Devil-possessed Sister Mary turns Sister Jude's movie night into a bloody black mass in 'Nor'easter'

By Jeff Jensen
Updated November 01, 2012 at 05:48 PM EDT
American Horror Story
Credit: Byron Cohen/FX

Inside the wasteland of The Asylum, the horror freaks are amusing themselves to death.

Bloody Face, a legendary serial killer who wears a stitched mask made from flayed female flesh, hammers on the steel door separating him from Teresa, a kinky creepshow fetishist whose perverse passion for Chiller channel pop is now biting her in the ass. She scampers to snatch her phone and call for help but it’s too late: The awful American idol explodes into the cell with “Heeeeeeere’s Johnny!” swagger. The Butcher of Briarcliff is about to make like Vlad the Impaler with his lobotomy pick when Leo – Teresa’s husband – rises from near death and tackles Bloody Face to the ground despite being down one arm. They wrestle; Bloody Face loses the orbitoclast. Lion-hearted Leo grabs it and makes like Van Helsing, driving the metal stake into his Bloody Face’s chest. The beast is down…

But Teresa isn’t done. She’s got adrenaline coursing through her veins and rage surging in her heart and all of it needs to be purged before she can move on. She sees the brain skewer embedded in Bloody Face’s torso, yanks it out, and stabs him with it over and over and over again, looking as terrible as the abysmal shadow creature she desires to destroy, looking like Buffy gone berserk, until she’s spent of her anger. “Theresa” spelled with an ’h’ means “angel.” But “Teresa” without the ‘h’ means “reaper.” And so we slay our demons and become our monsters.

The “Haunted Honeymoon Tour” is over. Teresa and Leo want out of The Asylum. She shoulders his dying weight as she calls 9-1-1-. The operator asks about the “nature of the emergency”… and that’s when the Bloody Face clones come marching in. Holy what-the-what?! narrative subversion! There’s one copycat cretin coming from one direction, another from the other. And one of them has a gun. POP! POP-POP! The lovers drop “like a sack of potatoes,” to use the shooter’s giddy metaphor. He pushes up his Bloody Face headdress and reveals himself to be a pale-faced young man. He whoops-whoops, gunman style. “So sick! It was like BANG! Lights out!” His accomplice isn’t as gleeful. “Cooper” peels away his death mask and bemoans a “s—t” game gone “way too far.” Gunman Geek: “This went as far as it can go. Don’t puss out on me, Cooper!” (Says the man who prefers killing at a remove with a pistol. Would Bloody Face really approve of such alleged innovation?)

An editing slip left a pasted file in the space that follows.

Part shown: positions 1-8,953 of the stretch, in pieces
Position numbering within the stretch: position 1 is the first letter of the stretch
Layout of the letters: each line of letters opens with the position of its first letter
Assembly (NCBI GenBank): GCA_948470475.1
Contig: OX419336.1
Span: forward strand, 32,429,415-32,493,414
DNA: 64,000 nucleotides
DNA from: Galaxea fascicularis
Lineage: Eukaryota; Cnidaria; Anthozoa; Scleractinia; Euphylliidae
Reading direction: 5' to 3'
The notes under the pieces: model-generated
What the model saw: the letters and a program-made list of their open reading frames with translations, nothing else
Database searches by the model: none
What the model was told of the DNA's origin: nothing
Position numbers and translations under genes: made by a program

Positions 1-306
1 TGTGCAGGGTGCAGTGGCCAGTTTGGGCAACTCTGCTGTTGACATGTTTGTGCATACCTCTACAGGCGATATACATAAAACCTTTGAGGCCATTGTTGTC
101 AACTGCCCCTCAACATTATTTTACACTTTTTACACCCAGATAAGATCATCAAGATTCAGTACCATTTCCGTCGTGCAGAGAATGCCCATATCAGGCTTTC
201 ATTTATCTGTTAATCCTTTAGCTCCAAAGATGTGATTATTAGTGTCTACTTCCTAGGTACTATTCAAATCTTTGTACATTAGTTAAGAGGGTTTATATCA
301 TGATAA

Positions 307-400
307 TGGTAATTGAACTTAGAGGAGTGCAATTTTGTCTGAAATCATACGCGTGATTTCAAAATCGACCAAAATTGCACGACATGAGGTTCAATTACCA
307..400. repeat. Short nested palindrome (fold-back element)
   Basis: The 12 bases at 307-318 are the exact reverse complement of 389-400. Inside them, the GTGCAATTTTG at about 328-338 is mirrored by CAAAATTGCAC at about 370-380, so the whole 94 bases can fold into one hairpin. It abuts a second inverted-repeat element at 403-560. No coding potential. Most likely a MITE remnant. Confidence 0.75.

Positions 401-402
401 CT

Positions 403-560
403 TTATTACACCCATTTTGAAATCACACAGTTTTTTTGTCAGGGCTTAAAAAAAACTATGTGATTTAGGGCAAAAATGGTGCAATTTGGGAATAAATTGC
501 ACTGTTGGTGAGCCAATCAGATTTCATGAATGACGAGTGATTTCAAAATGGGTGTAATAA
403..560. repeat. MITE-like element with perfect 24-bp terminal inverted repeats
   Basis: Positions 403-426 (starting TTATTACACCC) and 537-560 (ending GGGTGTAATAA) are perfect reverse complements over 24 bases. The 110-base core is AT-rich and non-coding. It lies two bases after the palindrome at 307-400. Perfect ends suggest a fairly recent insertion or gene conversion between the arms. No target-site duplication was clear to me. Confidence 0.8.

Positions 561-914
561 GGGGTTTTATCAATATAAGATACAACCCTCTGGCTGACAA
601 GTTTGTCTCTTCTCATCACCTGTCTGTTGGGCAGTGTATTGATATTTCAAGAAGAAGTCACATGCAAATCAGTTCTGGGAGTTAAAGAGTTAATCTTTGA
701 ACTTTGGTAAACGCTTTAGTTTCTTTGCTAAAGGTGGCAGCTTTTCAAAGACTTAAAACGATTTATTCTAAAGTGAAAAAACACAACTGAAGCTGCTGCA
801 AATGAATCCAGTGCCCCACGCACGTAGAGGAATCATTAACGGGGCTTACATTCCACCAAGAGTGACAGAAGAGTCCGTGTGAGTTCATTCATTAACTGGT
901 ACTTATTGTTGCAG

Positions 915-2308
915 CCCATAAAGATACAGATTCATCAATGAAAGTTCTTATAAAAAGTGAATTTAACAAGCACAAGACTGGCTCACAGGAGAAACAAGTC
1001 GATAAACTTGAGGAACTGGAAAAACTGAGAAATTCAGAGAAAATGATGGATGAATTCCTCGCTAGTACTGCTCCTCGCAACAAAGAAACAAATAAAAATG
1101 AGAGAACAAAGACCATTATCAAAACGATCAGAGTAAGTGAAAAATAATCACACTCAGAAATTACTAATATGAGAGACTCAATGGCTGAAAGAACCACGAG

Who the hell are these lunatic fringe skin-head jokers, these Bloody Face Fanboys? Are they aligned with the first Bloody Face that was hunting Leo and Teresa? How did they know The Lovers were in The Asylum?

The BFFs have questions of their own. Gunman Geek notices Leo’s severed arm. We see it, too; the “Angeles” tattoo conspicuously visible. “I wonder what the hell could have done that?” asks Cooper. Clearly, they don’t know jack about The Thing Behind The Door…

But do they know anything about THIS fearsome fella walking down the mischief-wrecked hallway, heading straight toward them. Bloody hell! It’s another Bloody Face! An ever-growing legion of indecency! Do these deviants belong to the same wild bunch death cult? Or is this former Catholic madhouse buggy with multiple sects of rival horror freaks?

We won’t be finding out this week. BF No. 4 struts toward Nos. 3 and 2, whose faces go slack with fear, and as we wonder if they’re suddenly going number one in their pants, we leave the Monster Mash and cut to the credit sequence, a Stanley Brackage-esque “Eye Myth” of religious madhouse horror. And so continues this show within a show, this twisted cliffhanger serial about the awful legacy of awful events that have their own awful precipitant histories…

November, 1964. Libra has waned, and Scorpio is Rising, and a wrinkle in time is about to unravel the tightly-wound control freak named after the saint of lost causes. Sister Jude presides in her office at the top of the Stairway to Heaven, pushing bakery biz paper and grooving to sweet, sweet Catholic death metal. On the radio: A concert version of Faure’s “Requiem in D Minor” – choral-orchestral music for the Roman Catholic Mass for the Dead, famed for its “Libere Me” and “Pie Jesu” movements. Gabriel Faure – who wrote the piece “just for fun” – explained that his so-called “lullaby of death” was suffused with his belief that shedding the mortal coil was “a happy deliverance.” The episode would give us plenty of people who would sharply disagree.

Enter Sister Mary Eunice. Is she Satan possessed or Goddess enhanced? Baphomet infused or Thelema imbued? We wonder. Oozing Discordian sass in the wake of her Maladay episode, Sister Mary plops a stack of mail on boss lady’s desk and announces that a tempest is about to rock and roll the joint. “A big fat storm,” she adds with ominous punctuation, sounding almost sincerely spooked. Perhaps there are things that can even scare the devil… like, say, an army of the heavenly host, who look like E.Ts. and travel by spaceships?

NEXT: Bad Religion